On November 28, 2016, the Union, filed a grievance that alleged the Agency violated provisions of the parties’ agreement, 5 U.S.C. § 7116(a), and 5 U.S.C. § 7131 when it removed the Local President from 100 percent official time.  The Union requested as remedies that the Agency “return to the status quo,” “cease and desist engaging in anti‑union animus against [the Local President],” and “allow [the Local President] to return to her duties . . . on 100 percent official time.”[7]

     

    The ULP charge was withdrawn on March 2, 2017.[8]

     

    The Agency denied the grievance, and the Union invoked arbitration.

     

                    Throughout the arbitration proceedings, and in its response to the grievance, the Agency argued that the earlier‑filed ULP charge barred the grievance pursuant to § 7116(d) of the Statute.[9]  On the jurisdictional issue, the Arbitrator found that the Union’s earlier‑filed charge was “claiming retaliation against the Union by removing     [the Local President] from her                          100 [percent official time],” and the grievance “concerned the revocation and removal of the [Local President’s official time], as well as, related violations of [the parties’ agreement].”[10]  The Arbitrator concluded that the grievance was not barred because the ULP and the grievance were “representative of different factual theories.”[11]  The Arbitrator sustained the grievance on the merits.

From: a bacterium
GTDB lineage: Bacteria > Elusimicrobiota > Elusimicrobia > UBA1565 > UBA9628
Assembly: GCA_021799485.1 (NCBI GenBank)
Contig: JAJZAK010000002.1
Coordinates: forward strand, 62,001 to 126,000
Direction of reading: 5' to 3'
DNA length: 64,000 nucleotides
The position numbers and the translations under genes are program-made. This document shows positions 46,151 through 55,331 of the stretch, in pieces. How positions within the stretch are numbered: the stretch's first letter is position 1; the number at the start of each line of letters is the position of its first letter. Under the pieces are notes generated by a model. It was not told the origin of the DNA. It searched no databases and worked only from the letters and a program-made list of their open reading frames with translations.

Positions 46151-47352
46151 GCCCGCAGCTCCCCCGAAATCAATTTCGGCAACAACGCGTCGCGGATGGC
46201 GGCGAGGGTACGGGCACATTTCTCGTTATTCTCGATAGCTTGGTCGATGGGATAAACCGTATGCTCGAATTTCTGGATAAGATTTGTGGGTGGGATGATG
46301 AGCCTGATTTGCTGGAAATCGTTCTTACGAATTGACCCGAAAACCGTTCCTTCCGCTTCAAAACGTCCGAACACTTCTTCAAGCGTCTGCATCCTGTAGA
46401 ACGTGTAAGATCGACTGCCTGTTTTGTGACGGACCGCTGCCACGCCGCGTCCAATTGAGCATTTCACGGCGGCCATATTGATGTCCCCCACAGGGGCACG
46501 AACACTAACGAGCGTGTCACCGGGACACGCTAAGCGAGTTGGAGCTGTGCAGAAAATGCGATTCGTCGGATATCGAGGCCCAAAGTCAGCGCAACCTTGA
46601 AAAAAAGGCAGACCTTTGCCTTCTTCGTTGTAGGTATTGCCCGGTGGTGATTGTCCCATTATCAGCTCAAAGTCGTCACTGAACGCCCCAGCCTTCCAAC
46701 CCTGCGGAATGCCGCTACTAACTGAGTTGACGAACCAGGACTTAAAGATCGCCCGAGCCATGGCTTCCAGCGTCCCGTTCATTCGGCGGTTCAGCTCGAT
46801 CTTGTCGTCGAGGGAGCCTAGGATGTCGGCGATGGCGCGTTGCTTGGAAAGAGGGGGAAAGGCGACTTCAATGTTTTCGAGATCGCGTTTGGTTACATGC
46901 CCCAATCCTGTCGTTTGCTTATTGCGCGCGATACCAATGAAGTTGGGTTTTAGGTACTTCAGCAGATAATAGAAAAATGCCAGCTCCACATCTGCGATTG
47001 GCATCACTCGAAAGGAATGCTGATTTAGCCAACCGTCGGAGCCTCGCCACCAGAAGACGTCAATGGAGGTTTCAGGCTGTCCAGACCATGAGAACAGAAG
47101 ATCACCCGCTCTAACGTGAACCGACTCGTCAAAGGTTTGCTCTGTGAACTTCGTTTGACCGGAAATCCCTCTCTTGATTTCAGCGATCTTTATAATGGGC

On June 8, 2018, the Agency and the Union both filed exceptions to the award.[12]

     

  3. Analysis and Conclusion:  The earlier‑filed ULP charge bars the grievance under § 7116(d) of the Statute.

     

    The Agency argues that the award is contrary to § 7116(d) because the Union’s earlier‑filed ULP charge bars the grievance.[13]  An earlier‑filed ULP charge bars a grievance under § 7116(d) of the Statute if the            ULP charge and the grievance involve the same issue.[14]  In this regard, the Authority has held that an issue is raised for the purposes of § 7116(d) when a ULP charge is filed, even if it is withdrawn before adjudication on the merits.[15]  Therefore, the Union’s November 2016        ULP charge is considered for the purposes of § 7116(d) even though it was withdrawn.[16]